On a trip to London last week I developed the mother of all head colds within a few hours of arriving. Now it could have something to do with the fact that I was very tired embarking on this trip in the first place, as much had to be done before I left. Lacking in sleep and following on the heels of a very busy week where my eating patterns were all over the place, it is probably not too surprising that my immune system was only functioning down around my ankles. It was just a simple head cold and although uncomfortable and relatively unpleasant it wasn’t anything too serious. I wondered where on earth I had picked it up and then realised the extraordinary amount of human contact I had had within 24 hours when compared to the same time period of an ordinary day.

For most of us life is pretty much the same on a day to day basis. You are around the same family members and home environment, the same work colleagues and work places, in your car, perhaps the odd shop, café or restaurant and then home again to a safe and familiar environment again. On most out of the country trips you are in at least two airports, unfamiliar train or bus stations, taxi cabs, hotels and many more shops and restaurants than you would normally come into contact with in any given week. When you count up the potential for meeting germs it is a wonder that anyone goes anywhere. Taken to its extreme this is what leads to the obsessive compulsive disorder of fear of germs.


You’ve no doubt heard about people that continuously scrub their hands for fear of picking up anything or, as in the case of one man I know, he refuses to shake anyone’s hand. He always gives the most ungracious excuse of being ‘germ phobic’, considering it a recognisable disability! Instead of shaking your hand he will create a fist expecting you to do the same and then you will both gently touch fists as a way of greeting. I always felt this to be a little silly but who am I to mess with anyone’s personal psychosis. However my attitude to this man’s neurosis is beginning to change. While in the UK yet another study emerged on hand washing, or should I say the lack of it, amongst the general public. It is astonishing that given the amount of column inches and airtime dedicated to the fact that hand washing is the single most effective way to prevent the spread of communicable diseases people still don’t do it enough. It is probably one of the easiest techniques in the world to learn and is quite a pleasurable experience so what is wrong with us that we don’t like to do it?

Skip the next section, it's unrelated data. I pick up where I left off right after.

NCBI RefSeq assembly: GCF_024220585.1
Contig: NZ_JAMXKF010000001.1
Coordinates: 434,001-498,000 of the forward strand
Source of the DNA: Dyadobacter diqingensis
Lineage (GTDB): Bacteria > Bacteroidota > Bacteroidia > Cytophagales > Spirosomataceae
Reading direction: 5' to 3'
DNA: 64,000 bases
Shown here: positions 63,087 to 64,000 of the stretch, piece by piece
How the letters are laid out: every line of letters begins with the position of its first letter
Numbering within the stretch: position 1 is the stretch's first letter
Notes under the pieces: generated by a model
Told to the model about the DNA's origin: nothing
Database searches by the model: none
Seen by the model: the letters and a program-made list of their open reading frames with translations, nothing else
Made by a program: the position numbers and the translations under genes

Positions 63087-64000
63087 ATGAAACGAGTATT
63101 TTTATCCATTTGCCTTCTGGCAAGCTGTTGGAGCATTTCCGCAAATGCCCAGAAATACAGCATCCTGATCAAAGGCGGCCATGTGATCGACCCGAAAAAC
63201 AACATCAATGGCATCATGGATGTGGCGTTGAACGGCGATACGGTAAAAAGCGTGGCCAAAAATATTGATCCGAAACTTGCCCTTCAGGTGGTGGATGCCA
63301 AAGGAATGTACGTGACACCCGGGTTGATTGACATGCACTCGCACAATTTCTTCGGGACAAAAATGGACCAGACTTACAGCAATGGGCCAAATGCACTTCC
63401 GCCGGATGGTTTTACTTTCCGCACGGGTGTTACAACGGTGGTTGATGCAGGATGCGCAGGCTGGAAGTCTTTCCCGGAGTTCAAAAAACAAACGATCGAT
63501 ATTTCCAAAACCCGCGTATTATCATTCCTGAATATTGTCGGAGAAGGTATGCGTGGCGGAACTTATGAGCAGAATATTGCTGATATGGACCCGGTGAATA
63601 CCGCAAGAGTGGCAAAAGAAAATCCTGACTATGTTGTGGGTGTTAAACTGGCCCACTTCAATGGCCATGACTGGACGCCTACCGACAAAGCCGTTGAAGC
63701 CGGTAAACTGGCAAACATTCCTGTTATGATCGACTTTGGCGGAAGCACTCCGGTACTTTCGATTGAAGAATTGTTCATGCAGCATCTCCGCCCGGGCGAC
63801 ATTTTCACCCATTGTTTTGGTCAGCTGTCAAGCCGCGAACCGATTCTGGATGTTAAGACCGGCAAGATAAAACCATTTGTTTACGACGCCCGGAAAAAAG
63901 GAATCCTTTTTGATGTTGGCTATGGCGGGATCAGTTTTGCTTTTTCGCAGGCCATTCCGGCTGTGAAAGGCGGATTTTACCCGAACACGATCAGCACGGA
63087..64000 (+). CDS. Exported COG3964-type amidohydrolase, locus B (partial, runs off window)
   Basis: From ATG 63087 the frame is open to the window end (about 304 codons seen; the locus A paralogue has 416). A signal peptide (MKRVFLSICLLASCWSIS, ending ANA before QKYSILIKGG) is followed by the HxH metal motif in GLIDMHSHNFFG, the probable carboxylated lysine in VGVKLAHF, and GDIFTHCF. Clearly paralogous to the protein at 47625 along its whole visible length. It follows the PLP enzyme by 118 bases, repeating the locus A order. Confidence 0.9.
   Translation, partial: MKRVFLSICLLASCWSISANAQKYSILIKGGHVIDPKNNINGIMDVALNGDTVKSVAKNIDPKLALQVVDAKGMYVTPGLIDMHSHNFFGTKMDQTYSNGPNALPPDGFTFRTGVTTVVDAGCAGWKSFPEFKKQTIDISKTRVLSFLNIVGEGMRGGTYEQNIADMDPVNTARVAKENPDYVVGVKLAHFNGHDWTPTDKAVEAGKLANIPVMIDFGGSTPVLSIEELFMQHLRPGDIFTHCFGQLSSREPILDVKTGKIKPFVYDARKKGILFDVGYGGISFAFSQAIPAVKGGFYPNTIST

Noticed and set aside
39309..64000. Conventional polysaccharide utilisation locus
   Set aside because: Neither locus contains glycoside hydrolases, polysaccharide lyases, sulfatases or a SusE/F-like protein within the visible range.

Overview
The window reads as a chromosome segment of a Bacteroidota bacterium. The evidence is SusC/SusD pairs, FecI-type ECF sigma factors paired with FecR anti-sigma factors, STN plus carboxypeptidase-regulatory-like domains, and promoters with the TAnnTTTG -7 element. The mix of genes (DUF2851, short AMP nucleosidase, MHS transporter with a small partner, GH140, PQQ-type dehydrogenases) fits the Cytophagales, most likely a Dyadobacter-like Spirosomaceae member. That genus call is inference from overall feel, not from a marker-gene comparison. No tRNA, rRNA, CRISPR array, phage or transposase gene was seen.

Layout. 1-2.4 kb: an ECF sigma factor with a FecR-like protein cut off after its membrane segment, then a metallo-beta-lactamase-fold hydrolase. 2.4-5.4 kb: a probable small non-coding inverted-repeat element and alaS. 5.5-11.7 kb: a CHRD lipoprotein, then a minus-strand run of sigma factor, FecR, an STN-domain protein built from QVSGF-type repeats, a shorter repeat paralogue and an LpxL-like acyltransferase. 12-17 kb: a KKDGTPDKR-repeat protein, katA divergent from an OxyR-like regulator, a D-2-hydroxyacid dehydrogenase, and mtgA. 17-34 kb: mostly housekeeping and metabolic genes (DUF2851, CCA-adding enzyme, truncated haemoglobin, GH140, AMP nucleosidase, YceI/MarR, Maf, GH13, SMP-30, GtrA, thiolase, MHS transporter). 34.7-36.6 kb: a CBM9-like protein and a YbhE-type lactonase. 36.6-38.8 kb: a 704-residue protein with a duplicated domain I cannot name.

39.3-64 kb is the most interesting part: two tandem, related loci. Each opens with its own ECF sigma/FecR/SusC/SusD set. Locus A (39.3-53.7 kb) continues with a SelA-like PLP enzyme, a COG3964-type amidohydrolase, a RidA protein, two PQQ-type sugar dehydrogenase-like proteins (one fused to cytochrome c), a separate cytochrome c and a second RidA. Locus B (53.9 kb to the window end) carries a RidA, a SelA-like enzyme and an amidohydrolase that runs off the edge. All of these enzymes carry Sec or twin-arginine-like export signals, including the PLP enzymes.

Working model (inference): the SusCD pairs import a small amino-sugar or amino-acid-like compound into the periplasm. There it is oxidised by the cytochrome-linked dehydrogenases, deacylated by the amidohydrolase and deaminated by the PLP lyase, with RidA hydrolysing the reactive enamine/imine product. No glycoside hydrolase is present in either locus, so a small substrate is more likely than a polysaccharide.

Latest study

This latest study was carried out in the toilets of a service station at an undisclosed location along a motorway in England. The survey takers even installed an electronic flashing sign that said “Washing hands with soap avoids disease”. This wasn’t any bland or faded poster, but a flashing sign! Obviously they didn’t install cameras but they did measure the soap usage on the dispensers with sensors and when compared with the number of people that entered the washrooms in the same time period it became depressingly obvious that not everyone enjoyed a good scrub after a trip to the loo. Interestingly a similar study was done in the States only this time it was carried out at a very high brow affair with many of the so called elite of a particular area. The results were equally damming suggesting that even the rich and highly educated often neglect this simplest form of health protection.

Another recent study in the UK, carried out on Global Handwashing Day last month (I wasn’t even aware of it to be honest), saw experts randomly swab test commuters hands in the major cities like London, Cardiff, Birmingham, Liverpool and Newcastle. The results were disturbing to say the least. More than one in four had faecal matter on their hands and 30% of women, normally considered to be the food preparers and child carers, came out with ‘dirty’ hands. Now they may not have looked that dirty, but that’s the thing about germs, the little buggers are generally invisible to the human eye and germs picked up in a toilet can live for up to two hours on the skin. It really puts you off your food, doesn’t it?